Written by root. Posted in BEST OF BRUNEI


Published on May 02, 2017 with No Comments

Hatching a programme to secure the future of Brunei’s gentle marine reptiles.




Delve into the marvel of Brunei Darussalam’s waters, one would find three species of turtles. All but look alike, except to the keen sighted who can tell them apart. There’s the Hawksbill turtle with its bird-like beak, often found feeding on corals, helping to keep the health of our reef in check. The Olive Ridley, its colour changing from grey to olive green as it matures, can be found closer to shore feeding on crustaceans and molluscs. Perhaps much easier to find is the Green turtle that swims in the Brunei Bay, grazing and feeding almost exclusively on seagrass. From our murky shores to the deep waters, these gentle creatures have been playing a vital role in the dynamic equilibrium of our marine ecosystems.

As progress in human development takes place, these sea turtles face increasing threats due to habitat loss. Equally worrisome, these species face pressure from over-harvesting of their eggs and accidental mortality in fishing nets. There is urgency in conserving these species as their numbers are declining rapidly. The Hawksbill turtle is considered ‘Critically Endangered’ by the International Union for Conservation of Nature (IUCN), positioning them very close to extinction in the conservation chart. The Green turtle seems to be moving towards the same fate as this species is considered ‘Endangered’ while the Olive Ridley is now ‘Vulnerable’.

Working with global efforts to protect these species, local conservation group BruWILD (Biodiversity and Natural History Society) launched their ‘Saving Our Turtles’ initiative in 2014. This initiative builds on a four phased programme by first ensuring that its members are equipped with the right know-how through both theoretical and practical training in sea turtle biology and conservation techniques. This foundation then serves to build the next three interactive phases of the initiative where school children and the public are actively engaged to participate in saving turtles. The most popular programme involves learning about sea turtles through fun-filled quizzes and getting up close with the turtles at Meragang Biodiversity Centre, where rescued injured turtles are being rehabilitated. The public can also volunteer with the BruWild team in feeding the Centre’s turtles and keeping the turtle ponds clean. Sometimes, if the timing is right, they can also observe baby turtles, under the care of the Wildlife Division, Ministry of Primary Resources and Tourism Brunei, before they are released.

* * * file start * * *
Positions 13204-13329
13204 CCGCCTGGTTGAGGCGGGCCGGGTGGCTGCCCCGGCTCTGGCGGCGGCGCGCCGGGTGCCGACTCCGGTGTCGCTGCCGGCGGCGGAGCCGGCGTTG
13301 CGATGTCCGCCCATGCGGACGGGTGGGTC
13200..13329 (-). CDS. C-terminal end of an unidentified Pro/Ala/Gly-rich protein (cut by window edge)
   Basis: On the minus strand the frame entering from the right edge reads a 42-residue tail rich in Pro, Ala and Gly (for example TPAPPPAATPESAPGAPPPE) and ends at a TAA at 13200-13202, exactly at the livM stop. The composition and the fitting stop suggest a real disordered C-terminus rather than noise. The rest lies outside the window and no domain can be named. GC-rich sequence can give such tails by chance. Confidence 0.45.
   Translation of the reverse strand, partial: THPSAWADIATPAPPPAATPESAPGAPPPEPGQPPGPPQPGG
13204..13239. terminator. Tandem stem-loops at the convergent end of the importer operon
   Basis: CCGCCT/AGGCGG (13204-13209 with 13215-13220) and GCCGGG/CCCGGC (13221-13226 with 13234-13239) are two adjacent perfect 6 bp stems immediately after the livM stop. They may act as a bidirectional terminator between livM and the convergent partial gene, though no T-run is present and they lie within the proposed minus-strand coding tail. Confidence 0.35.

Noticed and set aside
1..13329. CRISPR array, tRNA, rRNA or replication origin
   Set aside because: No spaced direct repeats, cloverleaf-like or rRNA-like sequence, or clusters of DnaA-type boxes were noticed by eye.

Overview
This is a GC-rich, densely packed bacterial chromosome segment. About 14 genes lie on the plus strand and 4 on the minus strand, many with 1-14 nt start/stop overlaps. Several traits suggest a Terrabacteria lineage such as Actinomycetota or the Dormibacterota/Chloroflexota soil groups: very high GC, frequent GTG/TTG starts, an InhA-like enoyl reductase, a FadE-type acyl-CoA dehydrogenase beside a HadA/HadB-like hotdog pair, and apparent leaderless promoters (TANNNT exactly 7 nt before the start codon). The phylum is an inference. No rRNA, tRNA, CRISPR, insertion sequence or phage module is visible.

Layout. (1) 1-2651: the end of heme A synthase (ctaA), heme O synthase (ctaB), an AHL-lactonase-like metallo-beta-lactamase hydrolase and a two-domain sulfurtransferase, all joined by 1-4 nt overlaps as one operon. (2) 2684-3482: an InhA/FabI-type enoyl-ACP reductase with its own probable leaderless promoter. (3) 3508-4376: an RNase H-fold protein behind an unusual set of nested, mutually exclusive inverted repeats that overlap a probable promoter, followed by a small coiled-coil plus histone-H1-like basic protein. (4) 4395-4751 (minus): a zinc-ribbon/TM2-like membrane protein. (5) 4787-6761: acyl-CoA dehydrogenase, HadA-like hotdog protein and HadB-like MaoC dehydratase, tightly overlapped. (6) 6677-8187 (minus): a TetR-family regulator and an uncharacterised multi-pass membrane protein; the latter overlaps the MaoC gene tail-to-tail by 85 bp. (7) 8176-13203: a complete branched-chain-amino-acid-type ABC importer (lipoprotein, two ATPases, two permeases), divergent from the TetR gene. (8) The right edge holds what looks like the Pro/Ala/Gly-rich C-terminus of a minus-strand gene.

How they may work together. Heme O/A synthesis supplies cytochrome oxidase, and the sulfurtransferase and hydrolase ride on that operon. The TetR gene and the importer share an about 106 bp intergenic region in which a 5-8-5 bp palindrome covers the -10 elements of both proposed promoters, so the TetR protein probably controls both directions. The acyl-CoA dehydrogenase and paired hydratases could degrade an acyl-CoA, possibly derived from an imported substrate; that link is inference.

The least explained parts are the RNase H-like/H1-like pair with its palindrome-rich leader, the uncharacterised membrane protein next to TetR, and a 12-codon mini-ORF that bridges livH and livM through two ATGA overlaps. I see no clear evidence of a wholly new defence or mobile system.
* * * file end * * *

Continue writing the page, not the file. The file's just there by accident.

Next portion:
Together with Brunei Wildlife Division, BruWILD also organises wildlife roadshows in local schools. The team conducts talks, presentations and interactive games that are specifically designed to educate school children in sea turtles biology and the importance of conservation.

BruWILD now seeks to expand into the fourth phase of its ‘Saving Our Turtles’ initiative. It hopes to encourage the public to symbolically adopt a sea turtle where funds generated will be used to care for, and eventually release, sea turtles at Meragang Biodiversity Centre back to the wild. Simultaneously, BruWILD is also looking to kick-start a seagrass propagation project as a means to provide stock for seagrass habitat rehabilitation.

On a mission to bridge the gap between sea turtle conservation and coastal development, BruWILD is dedicated to continuously provide educational, fun and interactive sea turtle programmes to increase the community’s understanding and participation in building a future where human and nature and sustainable development and natural heritage can coexist and mutually thrive. For more information on how to support BruWILD, visit

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